At 10 schools, non-teaching personnel took part in a sympathy strike, leaving administrators to prepare and serve meals, the Los Angeles Times reported.

Negotiations between the two sides broke off Friday and United Teachers Los Angeles announced its members would strike beginning Monday. Beutner said Monday the district is "committed to resolve the contract negotiations as soon as possible."

"This represents the best we can do, recognizing that it is our obligation to provide as much resources as possible to support out students in each and every one of our schools," Beutner said Friday. Beutner urged UTLA on Monday to resume bargaining "anytime, anywhere, 24/7."

The district increased its contract offer on Friday when Gov. Gavin Newsom unveiled his state budget proposal which includes more money for school districts across the state. The offer also includes, among other things, reducing class sizes in middle schools, a full-time nurse at every elementary school and another academic counselor at high schools. The increased staffing would only be for one year as the district said the money to pay for the extra employees would come out of a one-time reserve, the Times reported.

"Here we are in a fight for the soul of public education," UTLA President Alex Caputo-Pearl said. "The question is: do we starve our public neighborhood schools so that they (become) privatized, or do we re-invest in our public neighborhood schools for our students and for a thriving city?"

Los Angeles County supervisors are scheduled to vote today on a proposal to give the district up to $10 million for nursing and mental health services.

Los Angeles Mayor Eric Garcetti said Monday a deal could be close.

"This is the time to make an agreement," he told the Times. "There is not much that separates the two sides. And there has been movement toward what the teachers have demanded and what the district can afford."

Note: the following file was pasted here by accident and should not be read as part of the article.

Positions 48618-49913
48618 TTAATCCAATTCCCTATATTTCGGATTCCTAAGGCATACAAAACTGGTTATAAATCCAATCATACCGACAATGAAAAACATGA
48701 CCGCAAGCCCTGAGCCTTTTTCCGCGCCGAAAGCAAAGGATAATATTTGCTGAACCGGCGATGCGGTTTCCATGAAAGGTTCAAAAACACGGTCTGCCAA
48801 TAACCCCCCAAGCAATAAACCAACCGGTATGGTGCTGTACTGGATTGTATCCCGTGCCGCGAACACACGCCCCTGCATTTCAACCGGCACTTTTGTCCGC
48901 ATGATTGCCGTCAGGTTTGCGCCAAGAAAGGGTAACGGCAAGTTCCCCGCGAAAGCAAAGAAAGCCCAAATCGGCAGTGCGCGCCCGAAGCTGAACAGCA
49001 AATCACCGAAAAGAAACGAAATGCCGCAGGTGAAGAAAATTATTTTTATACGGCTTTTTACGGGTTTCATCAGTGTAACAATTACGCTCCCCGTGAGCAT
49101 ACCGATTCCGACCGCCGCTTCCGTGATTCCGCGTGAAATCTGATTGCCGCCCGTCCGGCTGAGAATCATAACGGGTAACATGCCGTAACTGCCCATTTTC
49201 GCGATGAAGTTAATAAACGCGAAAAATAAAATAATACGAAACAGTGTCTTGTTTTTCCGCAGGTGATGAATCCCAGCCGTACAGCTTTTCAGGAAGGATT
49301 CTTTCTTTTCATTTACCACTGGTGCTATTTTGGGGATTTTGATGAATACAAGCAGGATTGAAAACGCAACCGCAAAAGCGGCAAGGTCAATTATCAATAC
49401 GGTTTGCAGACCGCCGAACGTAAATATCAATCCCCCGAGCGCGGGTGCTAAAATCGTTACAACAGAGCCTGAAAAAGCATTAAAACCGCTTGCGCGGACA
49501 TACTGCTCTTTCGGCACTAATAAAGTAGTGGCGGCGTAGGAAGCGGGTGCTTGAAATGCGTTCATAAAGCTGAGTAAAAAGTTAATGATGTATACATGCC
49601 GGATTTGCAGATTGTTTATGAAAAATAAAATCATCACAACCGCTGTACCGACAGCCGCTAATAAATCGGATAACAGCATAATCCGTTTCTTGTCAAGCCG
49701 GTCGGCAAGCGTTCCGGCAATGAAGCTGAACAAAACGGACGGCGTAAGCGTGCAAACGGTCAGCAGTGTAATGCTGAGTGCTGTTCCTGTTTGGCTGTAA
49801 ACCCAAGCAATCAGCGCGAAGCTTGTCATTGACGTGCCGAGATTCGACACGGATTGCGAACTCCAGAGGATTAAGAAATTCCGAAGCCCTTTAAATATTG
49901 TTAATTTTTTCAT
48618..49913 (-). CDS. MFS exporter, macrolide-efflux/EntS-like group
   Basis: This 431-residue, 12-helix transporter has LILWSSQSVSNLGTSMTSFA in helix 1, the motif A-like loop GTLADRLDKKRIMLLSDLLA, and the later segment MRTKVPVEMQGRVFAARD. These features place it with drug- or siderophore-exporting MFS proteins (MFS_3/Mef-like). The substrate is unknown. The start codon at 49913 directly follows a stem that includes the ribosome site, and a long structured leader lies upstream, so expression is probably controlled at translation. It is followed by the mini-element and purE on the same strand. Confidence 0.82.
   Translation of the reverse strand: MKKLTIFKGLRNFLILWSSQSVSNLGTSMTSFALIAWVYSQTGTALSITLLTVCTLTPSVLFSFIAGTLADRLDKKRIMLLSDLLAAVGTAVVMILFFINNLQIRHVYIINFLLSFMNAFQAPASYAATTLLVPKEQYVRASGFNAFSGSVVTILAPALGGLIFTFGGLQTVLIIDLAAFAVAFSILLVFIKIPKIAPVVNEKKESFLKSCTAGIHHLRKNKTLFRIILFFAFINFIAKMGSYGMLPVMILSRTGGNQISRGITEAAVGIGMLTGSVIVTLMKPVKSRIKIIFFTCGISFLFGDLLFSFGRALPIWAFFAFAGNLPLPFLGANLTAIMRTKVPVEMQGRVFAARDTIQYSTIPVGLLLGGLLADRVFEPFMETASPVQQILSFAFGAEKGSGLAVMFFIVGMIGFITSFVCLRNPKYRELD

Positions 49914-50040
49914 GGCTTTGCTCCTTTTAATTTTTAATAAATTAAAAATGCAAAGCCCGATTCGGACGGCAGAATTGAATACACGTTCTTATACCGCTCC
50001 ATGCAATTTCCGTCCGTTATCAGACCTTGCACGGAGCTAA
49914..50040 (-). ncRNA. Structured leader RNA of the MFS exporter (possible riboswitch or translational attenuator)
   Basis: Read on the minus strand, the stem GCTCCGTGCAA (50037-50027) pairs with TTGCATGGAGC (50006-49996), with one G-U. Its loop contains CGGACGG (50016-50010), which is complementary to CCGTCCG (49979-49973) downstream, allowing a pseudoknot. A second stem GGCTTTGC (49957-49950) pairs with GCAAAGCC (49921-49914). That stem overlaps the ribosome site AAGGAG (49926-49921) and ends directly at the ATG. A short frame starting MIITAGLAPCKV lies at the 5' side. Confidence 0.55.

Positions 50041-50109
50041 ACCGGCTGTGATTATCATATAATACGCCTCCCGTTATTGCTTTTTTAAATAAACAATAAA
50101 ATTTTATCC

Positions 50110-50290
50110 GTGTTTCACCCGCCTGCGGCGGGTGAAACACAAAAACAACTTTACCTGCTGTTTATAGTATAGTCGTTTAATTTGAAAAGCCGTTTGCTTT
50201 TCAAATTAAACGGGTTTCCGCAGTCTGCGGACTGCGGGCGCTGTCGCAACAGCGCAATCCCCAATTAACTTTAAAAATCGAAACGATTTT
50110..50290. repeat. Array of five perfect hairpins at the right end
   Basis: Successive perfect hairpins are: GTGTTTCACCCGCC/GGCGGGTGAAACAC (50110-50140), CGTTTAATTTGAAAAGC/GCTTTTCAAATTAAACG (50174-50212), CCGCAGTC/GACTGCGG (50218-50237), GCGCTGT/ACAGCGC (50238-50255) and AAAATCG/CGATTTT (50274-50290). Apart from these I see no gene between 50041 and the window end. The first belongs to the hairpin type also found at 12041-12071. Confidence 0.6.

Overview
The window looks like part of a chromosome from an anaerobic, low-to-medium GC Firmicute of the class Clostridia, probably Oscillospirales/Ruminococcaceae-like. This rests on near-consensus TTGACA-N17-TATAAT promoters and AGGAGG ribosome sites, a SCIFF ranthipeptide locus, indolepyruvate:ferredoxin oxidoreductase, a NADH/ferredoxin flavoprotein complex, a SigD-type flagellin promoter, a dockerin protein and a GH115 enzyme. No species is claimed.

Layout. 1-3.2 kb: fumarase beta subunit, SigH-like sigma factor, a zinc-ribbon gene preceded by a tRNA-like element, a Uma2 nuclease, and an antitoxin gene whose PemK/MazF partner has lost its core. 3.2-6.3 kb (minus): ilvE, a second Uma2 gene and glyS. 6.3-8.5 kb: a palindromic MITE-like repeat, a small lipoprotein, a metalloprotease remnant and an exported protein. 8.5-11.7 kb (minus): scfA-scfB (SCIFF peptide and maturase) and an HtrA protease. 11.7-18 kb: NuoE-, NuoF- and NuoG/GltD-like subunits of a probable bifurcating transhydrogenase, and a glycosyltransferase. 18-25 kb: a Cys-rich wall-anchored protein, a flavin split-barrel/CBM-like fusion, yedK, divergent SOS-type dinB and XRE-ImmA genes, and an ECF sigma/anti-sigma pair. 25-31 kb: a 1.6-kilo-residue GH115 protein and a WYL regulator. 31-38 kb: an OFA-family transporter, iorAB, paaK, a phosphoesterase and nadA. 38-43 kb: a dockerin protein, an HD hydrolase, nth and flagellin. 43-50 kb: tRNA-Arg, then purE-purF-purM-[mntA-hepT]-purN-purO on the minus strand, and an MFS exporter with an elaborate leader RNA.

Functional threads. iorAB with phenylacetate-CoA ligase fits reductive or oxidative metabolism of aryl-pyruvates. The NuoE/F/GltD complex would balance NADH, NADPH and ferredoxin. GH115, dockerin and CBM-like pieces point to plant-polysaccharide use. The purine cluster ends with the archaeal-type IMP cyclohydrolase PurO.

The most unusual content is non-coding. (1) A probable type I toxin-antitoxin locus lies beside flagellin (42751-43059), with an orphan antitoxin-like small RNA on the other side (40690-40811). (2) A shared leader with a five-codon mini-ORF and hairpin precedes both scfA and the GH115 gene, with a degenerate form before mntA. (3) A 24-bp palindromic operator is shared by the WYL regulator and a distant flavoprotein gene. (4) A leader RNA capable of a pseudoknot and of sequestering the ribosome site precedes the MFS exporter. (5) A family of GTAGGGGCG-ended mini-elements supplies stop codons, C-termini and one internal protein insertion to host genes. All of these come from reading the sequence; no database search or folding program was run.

The LAUSD has offered teachers a 6 percent raise spread over the first two years of a three-year contract while UTLA wants a 6.5 percent raise that would take effect all at once and a year sooner. The union claims the district's proposed salary hike would be contingent on benefit cuts for future union members.

As the second largest school district in the nation, the LAUSD covers an area totaling 710 square miles and serves more than 694,000 students at 1,322 schools, although 216 schools are independent charter schools, most of which are staffed with non-union teachers who would not be affected by the strike. The district says about 500,000 students and 1,100 schools will be impacted by the walkout.

Beutner said Monday that educational activities were continuing in schools, although it was unclear to what extent classes were being held. The district hired 400 substitutes, and 2,000 administrators with teaching credentials have been reassigned.

UTLA represents more than 31,000 teachers.

The district has set up an information hotline for parents at (213) 443-1300.

There will be a wide variety of resources available for students and parents because students are still expected to go to school every day.